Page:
Given the fact that Georgia’s big cities are characterized with traffic problems in terms of congestion, parking, reduced levels of amenity and livability, air pollution, climate change and road traffic injury, how shall we act? Where is the solution?

Review of the whole Georgian cycling history was essential as effectiveness of policies largely depend on existing cycling patterns, the nature of bicycle use and ingrained/related behavior, all of which are embedded in socio-cultural and national contexts. [9] Based on this, cycling development has two main aspects: Technical and Social Contexts.

Technical aspects

Technical context, such as construction of connected, safe and independent cycling infrastructure is essential for establishment of cycling traffic. Let’s not forget the fact that one of the reasons of mainstreaming car usage is availability of comfortable infrastructure, such as corresponding road quality, petrol/gas stations, traffic regulation, safety, connectedness, car-repair services, [10] etc. Thus, policy makers shall take this practice into account and build the attractiveness of cycling. This can be done through creating wide bike-parking spaces, integrating them to the public transportation and at the same time, making private cars more expensive, less comfortable and less necessary with the help of higher taxes and maintenance costs.

Bicycle Parking spot infrastructure in Amsterdam
Picture 3. Bicycle Parking spot infrastructure in Amsterdam. Source: inhabitat.com

Social aspects

As stated above, technical aspects are very important, however as cycling is a newly constructed behavior of road users, social aspects are no less crucial and necessary. Awareness raising campaigns and pre-school/school educational programs, lessons on cycling rules and safety, integrating cycling aspects in the driving license examination – all of these will contribute to popularization and establishment of the cycling behavior in Georgian society. 

In addition, as imitation is very common among Georgians, participation of the groups, who are influential for the whole society, is extremely important. It is noteworthy that whenever there are talks about sustainable transport promotion, various groups of the society, such as celebrities, politicians, public figures are included. However, the most important and influential representatives of the society are somehow excluded – the Clerics. As stated above, for establishment of sustainable transportation practices, behavioral change is essential and in fact, religion is something that can make people reconsider their habits, perceptions and preferences.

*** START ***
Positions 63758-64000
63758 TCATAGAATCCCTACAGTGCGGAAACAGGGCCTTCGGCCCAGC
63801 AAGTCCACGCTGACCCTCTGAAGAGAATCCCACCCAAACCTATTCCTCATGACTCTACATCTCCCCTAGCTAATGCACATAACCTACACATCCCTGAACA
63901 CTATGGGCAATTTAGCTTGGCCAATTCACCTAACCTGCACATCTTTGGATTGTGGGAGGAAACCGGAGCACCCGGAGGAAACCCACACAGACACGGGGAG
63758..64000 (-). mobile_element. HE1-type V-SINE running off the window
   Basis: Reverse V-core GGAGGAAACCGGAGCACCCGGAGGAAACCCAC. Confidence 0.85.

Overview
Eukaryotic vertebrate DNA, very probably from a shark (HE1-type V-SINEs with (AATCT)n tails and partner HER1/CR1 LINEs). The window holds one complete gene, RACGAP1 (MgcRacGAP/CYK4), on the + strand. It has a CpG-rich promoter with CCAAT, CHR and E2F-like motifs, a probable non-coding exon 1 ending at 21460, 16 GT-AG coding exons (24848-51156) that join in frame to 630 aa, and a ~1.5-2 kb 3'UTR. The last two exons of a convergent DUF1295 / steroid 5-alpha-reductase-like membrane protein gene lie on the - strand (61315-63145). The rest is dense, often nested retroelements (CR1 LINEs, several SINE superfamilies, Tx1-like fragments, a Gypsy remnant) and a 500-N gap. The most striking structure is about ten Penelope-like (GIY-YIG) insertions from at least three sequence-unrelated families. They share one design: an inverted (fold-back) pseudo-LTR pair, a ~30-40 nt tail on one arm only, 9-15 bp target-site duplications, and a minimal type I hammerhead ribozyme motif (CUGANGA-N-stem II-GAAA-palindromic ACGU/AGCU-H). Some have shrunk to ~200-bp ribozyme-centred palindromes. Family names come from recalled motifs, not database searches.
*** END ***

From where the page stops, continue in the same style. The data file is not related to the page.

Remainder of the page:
Religion plays a determinant role for the majority of Georgian population. Thus, clergy shall promote more usage of sustainable transport and less dependency on private cars. This can be done through including this topic into preaching during the weekly services, clerics becoming role models by cycling frequently, initiating the construction of cycling infrastructure along the religious buildings, etc. If the religion portrays a very positive image of cycling by delivering the message that since it doesn’t harm the environment and has a positive impact on people, it contributes to well-being and kindness of the whole society. As a result, cycling might be perceived as a beneficial mean of transport that will result in a spiritual incentive to cycle more often. This is a very good example for portraying the importance of why the socio-cultural context of the country is essential when referring to the establishment of the new behavior. 

Sister Victoria rides her bike
Picture 4. Sister Victoria rides her bike through the forest on her way to the Benedictine Monastery in Dinklage, Germany. Source: aleteia.org

Conclusion

To sum up, consideration of historically evolved context and related socio-cultural interrelations is crucial for establishment of sustainable mobility. It won’t be an easy transformation, but other way around, it will be a long and challenging process that will require motivation, resources and commitment of the whole society. However, as Sam Cook said: “A Change is Gonna Come” – so, with a joint will and striving of the citizens and decision-makers, Georgia is capable of achieving the establishment of a sustainable and cycling-friendly society, where children will no longer dream about having a fancy car, but rather the fancy bicycle.

source

  1. Bicycle History. (n.d.). Pierre Michaux biography and facts – First bicycle prototype. Bicycle History – Evolution of Cycling. https://www.bicyclehistory.net/bicycle-inventor/pierre-michaux/
  2. Kokheridze, M. (n.d.). ველოსიპედი. PERSONA GRATA. https://malkhazkokhreidze.wordpress.com/2019/07/06/%E1%83%95%E1%83%94%E1%83%9A%E1%83%9D%E1%83%A1%E1%83%98%E1%83%9E%E1%83%94%E1%83%93%E1%83%98/
  3. National Arcihve of Georgia. Niko Nikoladze. https://archive.gov.ge/ge/2011-2015-1/niko-nikoladze-170-1
  4. ქართული სპორტი. (n.d.). ველოსპორტი. ქართული სპორტი.  https://sport.gov.ge/index.php?pg=sporttypes&sportid=12
  5. Kokheridze, M. (n.d.). ველოსიპედი. PERSONA GRATA. https://malkhazkokhreidze.wordpress.com/2019/07/06/%E1%83%95%E1%83%94%E1%83%9A%E1%83%9D%E1%83%A1%E1%83%98%E1%83%9E%E1%83%94%E1%83%93%E1%83%98/
  6. Pike, J. (2016, 3). Soviet Automotive Industry. Global Security. https://www.globalsecurity.org/military/world/russia/cccp-industry-auto.htm
  7. Oosterhuis, Harry. (2016). Cycling, modernity and national culture. Social History. 41. 241. 10.1080/03071022.2016.1180897. https://doi.org/10.1080/03071022.2016.1180897
  8. Bruntlett, C. (2018, December 26). No helmets, no problem: how the Dutch created a casual biking culture. Interview by D. Roberts. Vox. https://www.vox.com/science-and-health/2018/8/28/17789510/bike-cycling-netherlands-dutch-infrastructure
  9. Oosterhuis, Harry. (2016). Cycling, modernity and national culture. Social History. 41. 248. 10.1080/03071022.2016.1180897. https://doi.org/10.1080/03071022.2016.1180897
  10. Steg, Linda. (2007). SUSTAINABLE TRANSPORTATION. IATSS Research. 31. 59. 10.1016/S0386-1112(14)60223-5. https://www.researchgate.net/publication/273510945